I’ve long held a love/ambivalence about the comedian and actor Russell Brand.

On the one hand, Brand holds a world of ideas within his head and a dazzling gift for sharing his ideas and prompting bigger conversations about life and love and everything else. On the other, Brand’s ego and vanity often gets in his own way.

As I wrote in my review of his new comedy special for Netflix, Re:Birth

His paradoxical nature remains on full display. As he joked in that opening clip, he aims to spread the wonders of connected consciousness, but he’s also in it for the money and the fame. He long since found it in Britain (here in America, Forgetting Sarah Marshall and Get Him To The Greek almost made him a star stateside, and though his Arthur remake and a short-lived late-night talk show slightly diminished it, he has since returned in HBO’s Ballers).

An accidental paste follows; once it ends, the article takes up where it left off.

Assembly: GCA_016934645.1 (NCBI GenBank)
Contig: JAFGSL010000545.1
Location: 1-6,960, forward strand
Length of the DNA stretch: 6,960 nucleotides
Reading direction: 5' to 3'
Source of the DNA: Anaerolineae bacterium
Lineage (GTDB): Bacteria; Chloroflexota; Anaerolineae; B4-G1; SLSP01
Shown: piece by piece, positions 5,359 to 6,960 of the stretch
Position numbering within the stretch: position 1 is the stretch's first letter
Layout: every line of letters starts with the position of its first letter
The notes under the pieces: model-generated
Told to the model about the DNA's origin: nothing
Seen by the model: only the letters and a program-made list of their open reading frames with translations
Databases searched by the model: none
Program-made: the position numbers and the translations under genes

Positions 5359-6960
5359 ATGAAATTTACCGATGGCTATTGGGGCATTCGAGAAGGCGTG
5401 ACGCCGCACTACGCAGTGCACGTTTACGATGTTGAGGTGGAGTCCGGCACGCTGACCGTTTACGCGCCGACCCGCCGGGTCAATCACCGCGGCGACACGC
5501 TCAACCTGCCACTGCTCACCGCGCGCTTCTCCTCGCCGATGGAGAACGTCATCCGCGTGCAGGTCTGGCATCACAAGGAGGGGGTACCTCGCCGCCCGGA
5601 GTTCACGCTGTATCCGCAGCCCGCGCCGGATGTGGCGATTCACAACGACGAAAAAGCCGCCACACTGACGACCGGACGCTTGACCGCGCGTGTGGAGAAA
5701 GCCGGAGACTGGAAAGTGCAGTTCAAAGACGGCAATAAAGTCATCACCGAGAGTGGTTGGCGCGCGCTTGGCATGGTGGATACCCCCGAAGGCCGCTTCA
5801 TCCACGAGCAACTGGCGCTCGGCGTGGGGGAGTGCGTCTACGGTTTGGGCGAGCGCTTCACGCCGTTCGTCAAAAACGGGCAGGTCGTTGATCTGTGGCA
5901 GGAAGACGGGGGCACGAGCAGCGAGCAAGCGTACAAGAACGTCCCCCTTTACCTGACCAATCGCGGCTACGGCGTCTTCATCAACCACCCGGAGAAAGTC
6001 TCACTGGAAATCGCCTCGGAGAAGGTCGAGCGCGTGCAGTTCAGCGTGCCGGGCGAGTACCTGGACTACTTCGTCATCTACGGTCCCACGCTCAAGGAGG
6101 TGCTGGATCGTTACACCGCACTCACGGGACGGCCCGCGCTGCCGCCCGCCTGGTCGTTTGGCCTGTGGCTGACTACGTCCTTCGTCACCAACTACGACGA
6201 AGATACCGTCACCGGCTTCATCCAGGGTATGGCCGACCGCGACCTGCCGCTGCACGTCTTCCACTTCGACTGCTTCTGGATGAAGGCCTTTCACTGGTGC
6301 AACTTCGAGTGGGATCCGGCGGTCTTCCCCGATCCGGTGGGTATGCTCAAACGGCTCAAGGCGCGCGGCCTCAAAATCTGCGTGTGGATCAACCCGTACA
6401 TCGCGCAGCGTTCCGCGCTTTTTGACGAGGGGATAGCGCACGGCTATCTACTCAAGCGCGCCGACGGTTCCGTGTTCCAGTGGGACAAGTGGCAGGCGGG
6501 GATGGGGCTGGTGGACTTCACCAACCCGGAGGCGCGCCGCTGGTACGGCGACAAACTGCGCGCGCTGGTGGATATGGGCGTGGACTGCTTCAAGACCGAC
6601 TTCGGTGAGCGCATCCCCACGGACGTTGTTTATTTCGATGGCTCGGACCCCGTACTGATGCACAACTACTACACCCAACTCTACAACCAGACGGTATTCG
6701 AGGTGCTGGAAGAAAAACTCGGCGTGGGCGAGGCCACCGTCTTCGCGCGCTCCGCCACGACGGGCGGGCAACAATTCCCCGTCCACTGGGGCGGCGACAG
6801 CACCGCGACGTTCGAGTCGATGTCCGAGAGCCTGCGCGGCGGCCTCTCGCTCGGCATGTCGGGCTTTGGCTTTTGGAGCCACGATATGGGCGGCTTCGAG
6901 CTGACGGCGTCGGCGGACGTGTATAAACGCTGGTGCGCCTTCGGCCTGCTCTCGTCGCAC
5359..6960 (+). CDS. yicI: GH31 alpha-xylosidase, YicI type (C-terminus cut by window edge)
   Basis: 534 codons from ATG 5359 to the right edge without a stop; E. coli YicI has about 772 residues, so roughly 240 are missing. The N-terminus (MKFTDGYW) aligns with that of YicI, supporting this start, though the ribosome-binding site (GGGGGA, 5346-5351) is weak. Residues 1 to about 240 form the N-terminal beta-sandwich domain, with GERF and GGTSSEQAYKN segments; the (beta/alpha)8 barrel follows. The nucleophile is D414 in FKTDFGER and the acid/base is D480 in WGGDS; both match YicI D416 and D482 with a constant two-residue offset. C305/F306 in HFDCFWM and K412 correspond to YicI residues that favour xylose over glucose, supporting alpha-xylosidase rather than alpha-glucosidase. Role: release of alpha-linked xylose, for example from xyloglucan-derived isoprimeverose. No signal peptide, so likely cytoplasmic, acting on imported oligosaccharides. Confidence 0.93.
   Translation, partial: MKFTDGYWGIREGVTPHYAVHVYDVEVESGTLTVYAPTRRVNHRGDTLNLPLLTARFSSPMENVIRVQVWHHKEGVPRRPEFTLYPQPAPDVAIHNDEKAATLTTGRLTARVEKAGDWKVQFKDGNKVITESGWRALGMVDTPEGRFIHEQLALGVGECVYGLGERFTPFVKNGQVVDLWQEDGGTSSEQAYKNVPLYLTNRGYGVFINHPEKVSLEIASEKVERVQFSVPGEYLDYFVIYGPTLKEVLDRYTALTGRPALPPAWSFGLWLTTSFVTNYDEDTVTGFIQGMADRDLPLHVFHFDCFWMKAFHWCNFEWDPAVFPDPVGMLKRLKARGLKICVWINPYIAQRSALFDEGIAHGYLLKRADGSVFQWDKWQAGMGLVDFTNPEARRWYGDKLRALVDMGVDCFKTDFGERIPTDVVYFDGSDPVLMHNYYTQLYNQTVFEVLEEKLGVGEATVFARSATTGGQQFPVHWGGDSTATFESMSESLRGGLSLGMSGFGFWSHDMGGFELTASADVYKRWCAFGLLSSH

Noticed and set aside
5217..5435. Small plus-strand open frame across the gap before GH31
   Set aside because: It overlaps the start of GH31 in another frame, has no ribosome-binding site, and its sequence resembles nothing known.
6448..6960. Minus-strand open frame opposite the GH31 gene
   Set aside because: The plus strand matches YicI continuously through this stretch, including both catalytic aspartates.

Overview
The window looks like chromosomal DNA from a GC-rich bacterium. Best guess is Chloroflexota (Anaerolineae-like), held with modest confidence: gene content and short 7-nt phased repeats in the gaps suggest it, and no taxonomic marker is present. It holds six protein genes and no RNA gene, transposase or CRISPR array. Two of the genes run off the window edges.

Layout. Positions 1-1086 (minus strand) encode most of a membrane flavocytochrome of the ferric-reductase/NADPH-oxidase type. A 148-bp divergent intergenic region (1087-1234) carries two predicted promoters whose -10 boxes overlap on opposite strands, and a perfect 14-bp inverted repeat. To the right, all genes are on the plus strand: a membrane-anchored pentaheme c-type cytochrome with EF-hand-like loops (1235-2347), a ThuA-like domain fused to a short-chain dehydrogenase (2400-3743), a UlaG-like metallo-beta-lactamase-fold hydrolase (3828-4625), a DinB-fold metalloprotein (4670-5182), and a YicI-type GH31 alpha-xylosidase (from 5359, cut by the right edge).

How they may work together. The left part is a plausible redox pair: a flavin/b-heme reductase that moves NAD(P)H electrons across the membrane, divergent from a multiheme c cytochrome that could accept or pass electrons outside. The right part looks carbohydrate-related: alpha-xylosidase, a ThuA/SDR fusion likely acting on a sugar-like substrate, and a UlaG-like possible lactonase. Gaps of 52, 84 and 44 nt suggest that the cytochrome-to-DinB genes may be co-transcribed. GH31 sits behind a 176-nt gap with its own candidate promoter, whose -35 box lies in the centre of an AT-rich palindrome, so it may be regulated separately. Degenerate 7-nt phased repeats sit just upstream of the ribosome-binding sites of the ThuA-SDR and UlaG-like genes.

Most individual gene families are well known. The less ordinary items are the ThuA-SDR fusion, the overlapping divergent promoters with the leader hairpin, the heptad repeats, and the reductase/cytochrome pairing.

Brand calls this hour Re:Birth in honor of becoming a father for the first time, joking in very traditional terms about his wife’s labor and childbirth, and the sudden psychological and emotional transition from man to father. It allows him to segue back to his passion about consciousness and a tangent to Michelangelo’s painting of the Sistine Chapel ceiling.

Read my full review in Decider.